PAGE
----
It’s difficult to imagine Lázaro Báez’s meteoric rise from bank clerk to multimillionaire unless he truly was the Patagonian Warren Buffet. According to the prosecution, he owned 293 properties including more than 400,000 hectares in Santa Cruz to become the second or third largest landowner in Argentina. It’s as obscene as the fortune of Néstor Kirchner’s late private secretary Daniel Muñoz, who was found to be sitting on at least US$70 million in real estate in the United States and Caribbean archipelago Turks & Caicos, and another 113 properties scattered throughout Argentina. Muñoz and his widow, Carolina Pochetti, even owned two apartments in New York’s iconic Plaza Hotel, just off Central Park. The Kirchner family’s own fortune raises suspicion. It consists of dozens of properties — most of which were supposedly acquired before Néstor entered into public service — including hotels and millions of dollars in cash. At least since 1987, their main occupation and preoccupation has been politics, the year Néstor was sworn in as mayor of Río Gallegos, only to become governor of Santa Cruz and then president. By 1989 Cristina had won her own post as provincial deputy in Santa Cruz. With over three decades in public service, the Kirchners must have been incredibly business savvy and capable multitaskers to earn such a net worth, particularly as the country has been on a wild rollercoaster ride that has continuously destroyed the economy.
Trial prosecutors Diego Luciani and Sergio Mola have become heroes to one part of the electorate for mounting an impassioned accusation against CFK and another 13 defendants – the other “half” have developed a deep hatred for the pair, considering them paid stooges. Their accusation alleges an illicit association to defraud the state led by Fernández de Kirchner that benefited Baéz and his group of companies to the tune of more than US$1 billion. In her defence, CFK’s lawyers argued that political decisions that guide public policy cannot be considered criminal, citing the passing of bills including the budget and regional budget execution systems that make it impossible for the president to be the head of an illicit association. In other words, a democratically elected government using state institutions to lead a plan that is politically motivated may seem disagreeable to many, but by no means does it constitute criminality. This is the same argument being used in other cases faced by Cristina, including the “dollar futures” and Memorandum of Understanding with Iran cases that have received initial favour in the courts. At the same time, Cristina has accused the Judiciary of being the continuation of the 1976-1983 military dictatorship, responding to foreign powers and the geopolitical right in an attempt to stifle the Peronist political movement by metaphorically executing her by “firing squad” with the aid of the mainstream media.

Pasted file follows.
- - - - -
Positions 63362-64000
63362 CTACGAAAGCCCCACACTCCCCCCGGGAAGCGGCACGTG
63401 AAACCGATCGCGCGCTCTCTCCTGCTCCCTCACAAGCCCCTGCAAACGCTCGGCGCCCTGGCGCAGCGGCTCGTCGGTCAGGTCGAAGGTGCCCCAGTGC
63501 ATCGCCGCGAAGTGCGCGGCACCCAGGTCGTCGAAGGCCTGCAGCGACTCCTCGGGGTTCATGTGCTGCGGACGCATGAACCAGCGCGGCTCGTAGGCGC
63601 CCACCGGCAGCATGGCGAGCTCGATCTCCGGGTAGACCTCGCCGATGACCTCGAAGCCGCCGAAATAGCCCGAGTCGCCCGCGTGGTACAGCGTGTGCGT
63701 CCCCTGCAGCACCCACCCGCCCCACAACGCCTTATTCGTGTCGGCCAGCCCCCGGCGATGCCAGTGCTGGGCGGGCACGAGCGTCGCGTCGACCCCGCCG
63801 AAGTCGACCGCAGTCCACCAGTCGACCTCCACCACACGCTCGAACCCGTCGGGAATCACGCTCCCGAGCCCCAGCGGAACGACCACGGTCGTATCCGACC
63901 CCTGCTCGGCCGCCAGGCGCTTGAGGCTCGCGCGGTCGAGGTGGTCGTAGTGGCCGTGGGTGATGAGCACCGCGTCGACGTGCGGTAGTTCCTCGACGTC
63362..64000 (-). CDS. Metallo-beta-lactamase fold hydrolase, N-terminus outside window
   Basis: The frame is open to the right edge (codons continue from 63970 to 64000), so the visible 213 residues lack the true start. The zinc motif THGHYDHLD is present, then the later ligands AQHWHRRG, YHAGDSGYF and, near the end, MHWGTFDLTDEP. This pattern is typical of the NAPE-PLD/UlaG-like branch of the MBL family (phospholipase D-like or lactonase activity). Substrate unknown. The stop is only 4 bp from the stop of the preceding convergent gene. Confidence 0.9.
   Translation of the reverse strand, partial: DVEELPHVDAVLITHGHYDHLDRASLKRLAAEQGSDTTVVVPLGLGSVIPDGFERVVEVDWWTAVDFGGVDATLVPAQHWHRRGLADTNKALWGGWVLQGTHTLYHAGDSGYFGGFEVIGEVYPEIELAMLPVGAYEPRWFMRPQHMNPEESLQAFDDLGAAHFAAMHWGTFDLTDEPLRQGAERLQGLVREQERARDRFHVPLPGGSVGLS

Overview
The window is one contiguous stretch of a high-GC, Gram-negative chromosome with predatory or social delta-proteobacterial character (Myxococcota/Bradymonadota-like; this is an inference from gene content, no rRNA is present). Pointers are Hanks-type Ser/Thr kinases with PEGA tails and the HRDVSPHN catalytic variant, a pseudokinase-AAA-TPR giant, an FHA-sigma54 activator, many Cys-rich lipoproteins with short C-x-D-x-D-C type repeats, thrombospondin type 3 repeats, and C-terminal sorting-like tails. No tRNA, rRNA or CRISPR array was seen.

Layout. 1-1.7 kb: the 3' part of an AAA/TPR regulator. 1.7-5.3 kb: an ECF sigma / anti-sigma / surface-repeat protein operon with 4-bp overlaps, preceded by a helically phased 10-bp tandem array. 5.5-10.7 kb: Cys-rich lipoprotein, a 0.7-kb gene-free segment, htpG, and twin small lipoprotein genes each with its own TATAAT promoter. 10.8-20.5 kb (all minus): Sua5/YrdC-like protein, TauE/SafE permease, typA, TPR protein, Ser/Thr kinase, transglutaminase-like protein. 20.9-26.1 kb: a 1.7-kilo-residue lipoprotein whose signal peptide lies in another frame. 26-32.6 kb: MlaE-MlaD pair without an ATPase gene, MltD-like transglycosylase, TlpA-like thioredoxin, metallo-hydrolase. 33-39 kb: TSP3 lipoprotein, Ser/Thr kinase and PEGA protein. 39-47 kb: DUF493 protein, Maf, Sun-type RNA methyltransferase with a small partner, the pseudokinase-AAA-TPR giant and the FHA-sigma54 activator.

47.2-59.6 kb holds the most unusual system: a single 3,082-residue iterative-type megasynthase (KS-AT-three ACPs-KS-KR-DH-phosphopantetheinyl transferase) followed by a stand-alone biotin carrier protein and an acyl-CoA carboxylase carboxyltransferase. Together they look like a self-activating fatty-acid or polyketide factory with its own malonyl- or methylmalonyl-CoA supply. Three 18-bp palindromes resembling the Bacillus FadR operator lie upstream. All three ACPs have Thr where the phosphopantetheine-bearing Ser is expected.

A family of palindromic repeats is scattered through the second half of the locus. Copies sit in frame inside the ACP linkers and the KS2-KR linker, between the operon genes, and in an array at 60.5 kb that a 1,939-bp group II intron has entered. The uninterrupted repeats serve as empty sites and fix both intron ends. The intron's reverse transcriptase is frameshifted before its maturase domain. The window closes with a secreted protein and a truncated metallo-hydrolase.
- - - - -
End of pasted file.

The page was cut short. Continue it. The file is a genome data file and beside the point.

Some of her arguments could ring true, but this case — along with the ‘Cuadernos’ corruption notebooks case — is different in that the ultimate beneficiaries of these policies are individuals tied to the Kirchnerite governments. In the same way that it sounds ridiculous to investigate Mauricio Macri and Christine Lagarde for the emergency IMF bailout, there are many shady negotiations that occurred during the previous administration that could very well be found to be clear cases of corruption, and these must be investigated.
As usual, Argentina’s needs are contradictory. Kirchnerite corruption must be investigated and prosecuted. The Macri administration should be analysed with the same level of scrutiny. And at the same time, the judicialization of the role of president must stop being a common political tool to truly become a counterbalance aimed at curbing crimes perpetrated from the top magistracy. All of this while the country finds itself pulled apart by a deep wave of polarisation and seemingly constant electoral campaigning. Heading into 2023, CFK’s judicial woes will remain front and centre, whatever post she decides to run for.